One of my favorite email newsletters is the Daily Stoic.
Stoicism is a Greek philosophy, and it’s all about bettering yourself constantly while still living in the present and not letting feelings overcome your decision making. Basically, stoics know that:
- Life is unpredictable
- Life is short
- Life is what you make of it
I love the daily emails because they are constant reminders to get the fuck over whatever I’m dealing with, stop stressing over things I can’t control, and simply try to be my best self today. As my anxiety has gotten worse over the last few months since publishing my book, reading up on stoicism keeps me grounded and rational.
I strongly recommend everyone read Seneca’s On the Shortness of Life. It’s super short, and it’s powerful. I keep it on my nightstand.
“People are frugal in guarding their personal property; but as soon as it comes to squandering time they are most wasteful of the one thing in which it is right to be stingy.”
“But life is very short and anxious for those who forget the past, neglect the present, and fear the future.”
People often ask how I manage to do so much. How do I have enough time in the day to stay busy constantly? Well, I get bored easily. I like living a very full life. Maybe people mean that I acknowledge the shortness of life more than most people my age?
Many of you know I’m the youngest of 8. My dad turns 80 next year, and I have siblings over twice my age. I’ve been told my whole life how quickly time flies, and I’ve learned a lot from my family. My oldest brother died in a car accident when I was 9. As my parents are older than most of my peers’, I’ve had to take on a lot more responsibilities at a young age.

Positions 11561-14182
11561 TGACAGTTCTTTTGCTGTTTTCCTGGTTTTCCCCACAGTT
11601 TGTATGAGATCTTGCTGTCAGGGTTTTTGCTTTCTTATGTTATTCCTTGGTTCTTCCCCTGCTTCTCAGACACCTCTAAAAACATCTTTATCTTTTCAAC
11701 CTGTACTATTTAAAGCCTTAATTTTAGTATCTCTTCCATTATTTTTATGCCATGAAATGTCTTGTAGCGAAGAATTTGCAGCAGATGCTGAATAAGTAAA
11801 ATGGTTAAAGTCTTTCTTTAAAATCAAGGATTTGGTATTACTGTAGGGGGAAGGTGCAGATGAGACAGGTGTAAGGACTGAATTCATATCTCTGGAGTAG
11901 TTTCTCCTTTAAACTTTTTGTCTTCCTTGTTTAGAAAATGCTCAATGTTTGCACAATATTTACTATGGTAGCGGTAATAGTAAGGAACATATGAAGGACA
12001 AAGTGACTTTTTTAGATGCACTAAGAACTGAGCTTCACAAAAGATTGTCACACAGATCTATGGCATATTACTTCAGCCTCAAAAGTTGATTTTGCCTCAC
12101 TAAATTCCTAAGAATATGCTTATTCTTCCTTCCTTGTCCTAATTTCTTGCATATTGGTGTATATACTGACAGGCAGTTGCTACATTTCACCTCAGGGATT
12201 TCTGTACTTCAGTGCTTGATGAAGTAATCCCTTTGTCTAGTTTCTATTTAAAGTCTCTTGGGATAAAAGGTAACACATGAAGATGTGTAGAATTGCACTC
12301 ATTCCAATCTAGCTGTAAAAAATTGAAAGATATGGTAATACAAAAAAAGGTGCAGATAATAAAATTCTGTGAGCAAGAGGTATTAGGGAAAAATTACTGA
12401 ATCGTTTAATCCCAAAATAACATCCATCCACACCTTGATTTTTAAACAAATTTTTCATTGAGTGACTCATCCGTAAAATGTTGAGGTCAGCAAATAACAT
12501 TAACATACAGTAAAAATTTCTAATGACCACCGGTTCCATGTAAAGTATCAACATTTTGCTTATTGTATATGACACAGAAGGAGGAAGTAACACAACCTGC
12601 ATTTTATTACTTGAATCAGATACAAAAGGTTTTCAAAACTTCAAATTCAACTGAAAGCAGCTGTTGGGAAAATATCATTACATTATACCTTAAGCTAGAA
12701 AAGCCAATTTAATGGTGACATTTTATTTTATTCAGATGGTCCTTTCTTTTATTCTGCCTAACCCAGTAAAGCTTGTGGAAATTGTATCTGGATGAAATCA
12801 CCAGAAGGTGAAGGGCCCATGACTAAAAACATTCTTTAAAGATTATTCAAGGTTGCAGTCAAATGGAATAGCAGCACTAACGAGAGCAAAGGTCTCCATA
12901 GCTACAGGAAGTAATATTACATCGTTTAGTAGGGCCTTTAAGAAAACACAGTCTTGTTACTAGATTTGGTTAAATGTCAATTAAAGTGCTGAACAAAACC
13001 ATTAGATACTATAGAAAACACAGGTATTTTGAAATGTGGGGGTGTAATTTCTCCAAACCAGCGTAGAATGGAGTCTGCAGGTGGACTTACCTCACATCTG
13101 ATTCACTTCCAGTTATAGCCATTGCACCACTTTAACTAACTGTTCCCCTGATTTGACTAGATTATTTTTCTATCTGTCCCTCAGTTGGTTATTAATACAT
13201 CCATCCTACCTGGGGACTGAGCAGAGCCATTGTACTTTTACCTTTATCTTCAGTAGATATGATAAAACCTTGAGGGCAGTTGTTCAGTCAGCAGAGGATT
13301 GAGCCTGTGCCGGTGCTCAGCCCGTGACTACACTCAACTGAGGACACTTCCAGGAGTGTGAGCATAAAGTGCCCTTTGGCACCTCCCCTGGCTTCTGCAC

You never know what’s going to happen, but you can control how you react to whatever happens.
We’re always told that we’re sooo young and have sooo much time ahead of us, but do we really? I recommend all twenty-somethings read The Defining Decade. Although we are young, that doesn’t mean we have endless time to piss away. Our time is ours to define who we want to be.
Each uncomfortable experience is practice for becoming the person we want to be. Don’t like how you reacted to something? Change it. Take initiative to own your own feelings. Yes, it requires some self-discipline, but it’s good for ya.
My advice for living a full life, like every day is your last?
- Something that scares you. Constantly redefine your comfort zone.
- Celebrate the small wins. Whether in your journal, your head, or on social media, acknowledge every accomplishment.
- Talk to people that are different from you and smarter than you. It doesn’t matter how brilliant you are – you can always learn more.
- Escape reality. Build a life you love that doesn’t require you to run away.
- Forget to say I love you. Check in on your loved ones constantly. Make sure they know how much you appreciate them.
The year is over halfway over. Past the summer solstice, the days are getting shorter. What do you want to accomplish this year? What do you want to do before the end of the summer? What kind of person do you want to be this week?
Do it. Run your own damn world.
I’ll be rooting for you the entire way! Let me know your small wins and how you’re practicing stoicism.
“Life is long if you know how to use it.”
++ Mary K